• Sniedovich, M. (2008) From Shakespeare to Wald: modeling wors-case analysis in the face of severe uncertainty, Decision Point, 22, 8-9.

  • Sniedovich, M. (2008) Wald's Maximin model: a treasure in disguise!, Journal of Risk Finance, 9(3), 287-291.

  • Sniedovich, M. (2008) Anatomy of a Misguided Maximin formulation of Info-Gap's Robustness Model (PDF File)
    In this paper I explain, again, the misconceptions that Info-Gap proponents seem to have regarding the relationship between Info-Gap's robustness model and Wald's Maximin model.

  • Sniedovich. M. (2008) The Mighty Maximin! (PDF File)
    This paper is dedicated to the modeling aspects of Maximin and robust optimization.

  • Sniedovich, M. (2007) The art and science of modeling decision-making under severe uncertainty, Decision Making in Manufacturing and Services, 1-2, 111-136. (PDF File) .

  • Sniedovich, M. (2007) Crystal-Clear Answers to Two FAQs about Info-Gap (PDF File)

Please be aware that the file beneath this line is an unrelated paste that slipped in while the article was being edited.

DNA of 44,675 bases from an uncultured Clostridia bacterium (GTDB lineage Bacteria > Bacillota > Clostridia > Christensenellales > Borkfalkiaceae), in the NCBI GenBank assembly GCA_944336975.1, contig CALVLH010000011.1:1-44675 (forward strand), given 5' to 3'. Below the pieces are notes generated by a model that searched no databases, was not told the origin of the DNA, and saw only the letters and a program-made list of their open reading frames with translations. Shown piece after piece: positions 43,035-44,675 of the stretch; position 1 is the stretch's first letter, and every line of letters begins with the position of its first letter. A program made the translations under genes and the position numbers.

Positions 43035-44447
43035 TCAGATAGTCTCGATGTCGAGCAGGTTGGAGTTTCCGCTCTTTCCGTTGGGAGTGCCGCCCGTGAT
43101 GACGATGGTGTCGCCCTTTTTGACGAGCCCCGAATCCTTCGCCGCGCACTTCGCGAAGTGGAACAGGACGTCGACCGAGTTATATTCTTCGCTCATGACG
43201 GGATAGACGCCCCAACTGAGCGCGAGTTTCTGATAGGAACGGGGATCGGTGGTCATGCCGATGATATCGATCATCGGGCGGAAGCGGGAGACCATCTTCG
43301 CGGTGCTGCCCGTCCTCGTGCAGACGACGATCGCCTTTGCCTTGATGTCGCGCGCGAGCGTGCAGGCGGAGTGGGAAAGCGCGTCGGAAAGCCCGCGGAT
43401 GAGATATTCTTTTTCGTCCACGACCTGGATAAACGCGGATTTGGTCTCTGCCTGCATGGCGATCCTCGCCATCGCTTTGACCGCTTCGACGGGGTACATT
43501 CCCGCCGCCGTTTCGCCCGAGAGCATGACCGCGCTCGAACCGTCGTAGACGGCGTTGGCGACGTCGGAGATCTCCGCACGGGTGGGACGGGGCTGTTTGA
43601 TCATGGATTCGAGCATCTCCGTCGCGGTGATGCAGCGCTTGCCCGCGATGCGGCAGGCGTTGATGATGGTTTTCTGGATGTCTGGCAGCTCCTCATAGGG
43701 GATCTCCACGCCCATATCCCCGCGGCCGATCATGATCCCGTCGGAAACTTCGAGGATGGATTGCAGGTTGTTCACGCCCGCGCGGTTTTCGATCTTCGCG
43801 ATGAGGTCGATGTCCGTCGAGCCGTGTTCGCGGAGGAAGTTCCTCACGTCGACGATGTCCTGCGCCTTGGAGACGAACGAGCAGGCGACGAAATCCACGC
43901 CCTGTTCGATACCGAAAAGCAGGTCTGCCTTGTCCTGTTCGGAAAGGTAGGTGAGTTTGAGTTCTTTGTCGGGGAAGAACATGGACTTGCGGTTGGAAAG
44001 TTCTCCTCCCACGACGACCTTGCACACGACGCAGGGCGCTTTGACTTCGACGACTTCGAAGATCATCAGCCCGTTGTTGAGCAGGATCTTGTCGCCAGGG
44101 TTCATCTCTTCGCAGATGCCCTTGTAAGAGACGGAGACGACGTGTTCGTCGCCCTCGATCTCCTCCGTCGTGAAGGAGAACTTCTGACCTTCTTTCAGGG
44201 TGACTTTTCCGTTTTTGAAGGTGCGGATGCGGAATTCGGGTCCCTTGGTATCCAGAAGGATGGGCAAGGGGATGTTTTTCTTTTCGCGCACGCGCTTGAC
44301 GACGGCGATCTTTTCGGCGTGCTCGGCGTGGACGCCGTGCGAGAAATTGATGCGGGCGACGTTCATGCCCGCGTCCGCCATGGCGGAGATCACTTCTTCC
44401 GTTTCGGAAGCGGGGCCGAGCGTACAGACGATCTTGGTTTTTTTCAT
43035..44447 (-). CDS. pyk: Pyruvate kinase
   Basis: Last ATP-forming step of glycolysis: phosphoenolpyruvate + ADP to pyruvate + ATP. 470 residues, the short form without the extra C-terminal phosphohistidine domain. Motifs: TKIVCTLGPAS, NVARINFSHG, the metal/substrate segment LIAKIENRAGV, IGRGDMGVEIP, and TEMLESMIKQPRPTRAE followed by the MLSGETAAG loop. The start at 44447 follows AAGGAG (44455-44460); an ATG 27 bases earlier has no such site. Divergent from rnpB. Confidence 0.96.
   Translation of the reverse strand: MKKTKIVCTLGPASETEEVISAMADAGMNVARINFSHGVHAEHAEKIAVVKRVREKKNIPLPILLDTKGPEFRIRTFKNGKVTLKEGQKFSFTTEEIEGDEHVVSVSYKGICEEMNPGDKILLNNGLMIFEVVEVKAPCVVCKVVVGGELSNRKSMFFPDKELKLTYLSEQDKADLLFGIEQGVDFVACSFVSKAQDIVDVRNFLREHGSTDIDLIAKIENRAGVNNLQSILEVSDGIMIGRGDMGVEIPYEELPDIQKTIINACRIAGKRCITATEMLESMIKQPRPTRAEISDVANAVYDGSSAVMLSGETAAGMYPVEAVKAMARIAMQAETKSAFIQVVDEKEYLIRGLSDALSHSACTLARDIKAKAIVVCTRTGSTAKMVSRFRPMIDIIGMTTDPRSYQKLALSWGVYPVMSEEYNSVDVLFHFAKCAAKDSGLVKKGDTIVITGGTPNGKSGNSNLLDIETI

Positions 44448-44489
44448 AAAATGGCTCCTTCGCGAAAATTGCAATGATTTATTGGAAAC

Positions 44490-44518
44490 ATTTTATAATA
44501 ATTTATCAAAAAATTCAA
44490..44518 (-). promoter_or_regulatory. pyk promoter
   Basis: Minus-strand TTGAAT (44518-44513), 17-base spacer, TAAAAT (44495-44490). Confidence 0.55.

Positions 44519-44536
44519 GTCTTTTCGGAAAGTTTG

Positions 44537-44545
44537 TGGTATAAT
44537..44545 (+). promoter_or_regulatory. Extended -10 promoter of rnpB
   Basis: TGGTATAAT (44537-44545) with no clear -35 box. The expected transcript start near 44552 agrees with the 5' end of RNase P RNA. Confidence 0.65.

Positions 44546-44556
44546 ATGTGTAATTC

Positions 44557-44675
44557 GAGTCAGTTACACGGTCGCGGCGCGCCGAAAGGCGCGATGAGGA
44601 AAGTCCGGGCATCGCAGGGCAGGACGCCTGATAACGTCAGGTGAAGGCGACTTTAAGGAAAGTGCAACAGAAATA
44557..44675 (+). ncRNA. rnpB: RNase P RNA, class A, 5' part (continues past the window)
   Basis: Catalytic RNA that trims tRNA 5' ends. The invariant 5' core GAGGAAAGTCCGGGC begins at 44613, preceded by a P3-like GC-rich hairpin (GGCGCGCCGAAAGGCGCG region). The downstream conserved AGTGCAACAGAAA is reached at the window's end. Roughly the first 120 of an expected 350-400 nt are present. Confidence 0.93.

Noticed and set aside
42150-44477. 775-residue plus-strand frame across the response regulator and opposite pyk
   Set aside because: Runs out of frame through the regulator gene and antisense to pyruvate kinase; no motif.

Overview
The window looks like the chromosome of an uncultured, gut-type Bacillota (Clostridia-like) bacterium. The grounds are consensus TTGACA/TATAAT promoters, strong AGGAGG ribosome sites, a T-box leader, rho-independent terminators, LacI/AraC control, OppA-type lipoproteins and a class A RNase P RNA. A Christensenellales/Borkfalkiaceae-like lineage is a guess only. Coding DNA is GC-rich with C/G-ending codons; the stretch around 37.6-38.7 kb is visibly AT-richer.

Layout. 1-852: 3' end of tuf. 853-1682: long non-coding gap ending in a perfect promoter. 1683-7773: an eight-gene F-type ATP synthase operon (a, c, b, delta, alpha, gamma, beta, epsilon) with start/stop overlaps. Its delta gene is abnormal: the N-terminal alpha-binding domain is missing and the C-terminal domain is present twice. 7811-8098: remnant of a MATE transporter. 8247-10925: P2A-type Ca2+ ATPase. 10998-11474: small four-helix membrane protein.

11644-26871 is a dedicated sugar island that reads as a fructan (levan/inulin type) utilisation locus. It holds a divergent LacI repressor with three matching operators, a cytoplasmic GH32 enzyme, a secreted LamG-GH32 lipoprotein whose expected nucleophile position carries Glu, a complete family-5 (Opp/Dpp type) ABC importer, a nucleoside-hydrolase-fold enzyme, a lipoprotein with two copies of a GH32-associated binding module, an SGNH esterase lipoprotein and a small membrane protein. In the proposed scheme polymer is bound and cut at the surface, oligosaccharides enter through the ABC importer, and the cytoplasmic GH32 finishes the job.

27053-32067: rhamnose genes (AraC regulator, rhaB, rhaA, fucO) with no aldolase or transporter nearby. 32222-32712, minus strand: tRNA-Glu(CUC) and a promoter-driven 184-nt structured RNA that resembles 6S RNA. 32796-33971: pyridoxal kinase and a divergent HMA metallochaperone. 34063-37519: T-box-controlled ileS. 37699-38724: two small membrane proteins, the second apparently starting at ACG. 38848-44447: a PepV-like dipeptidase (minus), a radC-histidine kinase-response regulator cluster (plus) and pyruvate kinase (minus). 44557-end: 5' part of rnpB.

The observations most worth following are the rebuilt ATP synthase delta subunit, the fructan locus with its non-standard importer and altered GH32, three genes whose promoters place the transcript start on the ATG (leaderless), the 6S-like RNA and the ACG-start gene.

In this paper I examine the two fundamental flaws in Info-Gap decision theory, and the flawed attempts to shrug off my criticism of Info-Gap decision theory.

  • My reply (PDF File) to Ben-Haim's response to one of my papers. (April 22, 2007)

    This is an exciting development!

    • Ben-Haim's response confirms my assessment of Info-Gap. It is clear that Info-Gap is fundamentally flawed and therefore unsuitable for decision-making under severe uncertainty.

    • Ben-Haim is not familiar with the fundamental concept point estimate. He does not realize that a function can be a point estimate of another function.